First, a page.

• Through CTE, students can start their path toward a career that they are passionate about, while earning valuable experience, college credits and more.
    • CTE students are more likely to have a post-high school plan - including college - than other students; just 2% of CTE students say they "don't know" what they will do after high school.

    Real-world skills for students

    • CTE is a unique opportunity for hands on learning - putting students at the center of the action.
    • CTE provides the skills and confidence students need to pursue career options, discover their passions and get on a path to success.
    • Students in CTE programs and their parents are three times as likely to report they are "very satisfied" with their and their children's ability to learn real-world skills as part of their current education compared to parents and students not involved in CTE.

    Real middle and high school experience with more value for students

    • CTE programs are a part of middle and high school - students can participate in CTE and the other activities they enjoy, such as sports, the arts or whatever else their friends are doing.
    • CTE takes students even further during their high school experience - providing opportunities for specialized classes, internships, and networking with members of the community.
    • Students in CTE programs and their parents are twice as likely to report they are "very satisfied" with their high school education experience compared to prospective CTE students and their parents.






    Learning that works! 

    CTE’s Vital Role in the Economic Recovery: Leaving No American Behind


    Getting to Know: Advance CTE’s Work on Equity.

    Getting to Know: Advance CTE’s Work on Equity

     Making Good on the Promise!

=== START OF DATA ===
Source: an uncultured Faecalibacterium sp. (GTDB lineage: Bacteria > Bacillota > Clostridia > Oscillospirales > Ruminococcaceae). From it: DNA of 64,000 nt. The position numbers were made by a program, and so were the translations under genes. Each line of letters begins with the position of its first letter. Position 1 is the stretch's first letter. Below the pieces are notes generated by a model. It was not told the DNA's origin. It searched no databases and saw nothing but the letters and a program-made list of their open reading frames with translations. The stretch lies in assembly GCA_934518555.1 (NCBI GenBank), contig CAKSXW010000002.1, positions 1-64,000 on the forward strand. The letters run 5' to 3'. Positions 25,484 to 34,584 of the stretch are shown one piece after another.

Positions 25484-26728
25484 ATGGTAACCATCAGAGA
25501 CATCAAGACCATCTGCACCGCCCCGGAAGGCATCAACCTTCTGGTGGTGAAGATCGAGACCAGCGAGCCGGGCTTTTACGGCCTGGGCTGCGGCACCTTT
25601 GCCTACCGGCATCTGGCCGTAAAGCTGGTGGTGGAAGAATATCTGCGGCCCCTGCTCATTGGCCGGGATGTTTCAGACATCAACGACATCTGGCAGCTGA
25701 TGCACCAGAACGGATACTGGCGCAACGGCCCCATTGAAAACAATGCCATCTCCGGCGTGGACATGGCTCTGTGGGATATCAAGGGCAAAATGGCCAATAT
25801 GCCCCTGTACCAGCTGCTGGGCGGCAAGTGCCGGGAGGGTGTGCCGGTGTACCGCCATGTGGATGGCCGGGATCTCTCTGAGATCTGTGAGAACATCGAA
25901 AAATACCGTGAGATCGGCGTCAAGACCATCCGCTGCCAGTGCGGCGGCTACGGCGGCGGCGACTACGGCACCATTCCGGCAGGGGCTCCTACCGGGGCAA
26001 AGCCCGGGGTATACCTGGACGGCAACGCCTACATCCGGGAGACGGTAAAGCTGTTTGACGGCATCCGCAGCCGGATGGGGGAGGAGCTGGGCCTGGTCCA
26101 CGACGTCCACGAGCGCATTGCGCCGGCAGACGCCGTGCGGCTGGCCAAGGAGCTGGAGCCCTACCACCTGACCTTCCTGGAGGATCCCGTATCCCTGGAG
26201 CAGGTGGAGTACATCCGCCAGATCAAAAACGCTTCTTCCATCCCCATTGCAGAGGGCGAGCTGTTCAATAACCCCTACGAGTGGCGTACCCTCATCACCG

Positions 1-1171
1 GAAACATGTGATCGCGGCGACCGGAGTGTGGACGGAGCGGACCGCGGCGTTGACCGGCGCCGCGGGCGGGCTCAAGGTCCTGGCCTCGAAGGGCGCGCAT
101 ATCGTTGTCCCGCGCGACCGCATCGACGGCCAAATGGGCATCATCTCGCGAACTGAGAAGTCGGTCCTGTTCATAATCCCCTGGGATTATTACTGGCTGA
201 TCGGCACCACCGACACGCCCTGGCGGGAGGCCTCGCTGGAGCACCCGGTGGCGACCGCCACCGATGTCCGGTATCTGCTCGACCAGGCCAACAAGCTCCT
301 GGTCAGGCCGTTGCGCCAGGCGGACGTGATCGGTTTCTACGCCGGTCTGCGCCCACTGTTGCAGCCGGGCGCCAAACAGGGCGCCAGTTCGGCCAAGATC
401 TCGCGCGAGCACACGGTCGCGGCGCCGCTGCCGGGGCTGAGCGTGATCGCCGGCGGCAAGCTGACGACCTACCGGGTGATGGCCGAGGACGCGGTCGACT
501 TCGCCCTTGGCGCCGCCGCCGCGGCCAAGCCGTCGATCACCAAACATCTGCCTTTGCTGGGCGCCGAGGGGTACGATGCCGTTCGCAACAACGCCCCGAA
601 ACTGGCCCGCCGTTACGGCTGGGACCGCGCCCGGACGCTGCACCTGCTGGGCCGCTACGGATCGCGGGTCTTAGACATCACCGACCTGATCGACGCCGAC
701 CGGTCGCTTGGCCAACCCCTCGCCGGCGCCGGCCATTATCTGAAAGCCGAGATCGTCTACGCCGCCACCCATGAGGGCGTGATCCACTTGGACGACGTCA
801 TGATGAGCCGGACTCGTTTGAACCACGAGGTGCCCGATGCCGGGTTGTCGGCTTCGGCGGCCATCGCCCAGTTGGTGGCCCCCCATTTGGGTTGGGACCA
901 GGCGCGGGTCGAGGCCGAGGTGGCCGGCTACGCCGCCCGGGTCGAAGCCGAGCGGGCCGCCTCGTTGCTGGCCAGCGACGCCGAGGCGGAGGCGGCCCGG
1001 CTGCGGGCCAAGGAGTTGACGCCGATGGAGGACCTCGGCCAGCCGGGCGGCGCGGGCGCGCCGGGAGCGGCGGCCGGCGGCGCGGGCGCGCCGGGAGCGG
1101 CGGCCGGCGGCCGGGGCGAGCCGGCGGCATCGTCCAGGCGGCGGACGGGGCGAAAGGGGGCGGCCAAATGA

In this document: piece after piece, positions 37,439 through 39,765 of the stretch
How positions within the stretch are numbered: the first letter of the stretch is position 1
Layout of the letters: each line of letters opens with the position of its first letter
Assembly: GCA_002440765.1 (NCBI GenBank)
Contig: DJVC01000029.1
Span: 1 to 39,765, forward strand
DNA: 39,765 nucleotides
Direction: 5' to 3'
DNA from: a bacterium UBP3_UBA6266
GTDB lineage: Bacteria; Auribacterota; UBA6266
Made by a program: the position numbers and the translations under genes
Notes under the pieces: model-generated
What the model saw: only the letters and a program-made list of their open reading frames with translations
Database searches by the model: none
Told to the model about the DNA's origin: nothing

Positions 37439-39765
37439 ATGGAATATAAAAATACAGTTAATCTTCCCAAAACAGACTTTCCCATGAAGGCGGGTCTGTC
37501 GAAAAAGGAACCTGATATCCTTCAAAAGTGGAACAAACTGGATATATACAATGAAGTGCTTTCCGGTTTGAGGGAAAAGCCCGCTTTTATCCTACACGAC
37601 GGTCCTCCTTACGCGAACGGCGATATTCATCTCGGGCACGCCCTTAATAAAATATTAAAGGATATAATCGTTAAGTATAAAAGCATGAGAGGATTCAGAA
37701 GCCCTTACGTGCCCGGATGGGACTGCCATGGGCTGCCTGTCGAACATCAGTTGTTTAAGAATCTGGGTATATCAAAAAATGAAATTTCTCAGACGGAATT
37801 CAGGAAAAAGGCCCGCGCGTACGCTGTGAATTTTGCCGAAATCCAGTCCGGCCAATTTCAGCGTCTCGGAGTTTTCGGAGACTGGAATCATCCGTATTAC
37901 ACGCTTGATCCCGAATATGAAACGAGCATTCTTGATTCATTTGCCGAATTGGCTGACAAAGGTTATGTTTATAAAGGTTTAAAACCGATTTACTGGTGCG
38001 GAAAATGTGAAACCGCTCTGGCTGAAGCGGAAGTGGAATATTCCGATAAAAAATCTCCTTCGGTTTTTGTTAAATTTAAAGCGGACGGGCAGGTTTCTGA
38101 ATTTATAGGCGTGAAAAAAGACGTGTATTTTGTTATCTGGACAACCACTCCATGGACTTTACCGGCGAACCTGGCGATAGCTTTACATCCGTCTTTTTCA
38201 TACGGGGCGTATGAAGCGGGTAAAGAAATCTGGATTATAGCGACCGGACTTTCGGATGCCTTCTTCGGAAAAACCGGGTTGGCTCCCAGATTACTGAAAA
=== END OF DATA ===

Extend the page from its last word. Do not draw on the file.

CTEWorks - CareerTech.org


    How Community Colleges are Advancing Equity in Career and Technical Education

    article below:

    How Community Colleges are Advancing Equity in Career and Technical Education


    Practitioner Perspectives on Equity in Career and Technical Education

    Growing Equity and Diversity Through Apprenticeship

    Designing Equitable Promise Programs

    Education, Training and Skill Development to Support an Equitable Recovery


     Career Technical Education’s Vital Role in Economic Recovery



    Getting to Know: Advance CTE’s Work on Equity





    Twenty-nine LCHS SkillsUSA members along with advisors Tony Martin, Anderson Frye, Chris Garner, Jamie Henry, and myself traveled to FTCC to compete in the 2020 SkillsUSA South Central Regional Conference. Out of the 29 attendees I can proudly say that 26 of them performed well enough to make the stage and receive a medal. Harleigh Austin and Katelyn Scheller both helped lead the event as South Central Regional Officers and did an outstanding job on stage. We are very proud of all of the competitors and they are all champions in our eyes. We are also excited to say that all of these competitors are eligible to compete at states in April. The brick/block laying portions of the masonry contests were held here on campus on Wednesday of this week as well and Mr. Garner worked hard to make this event go off without a hitch. The list of accolades is below.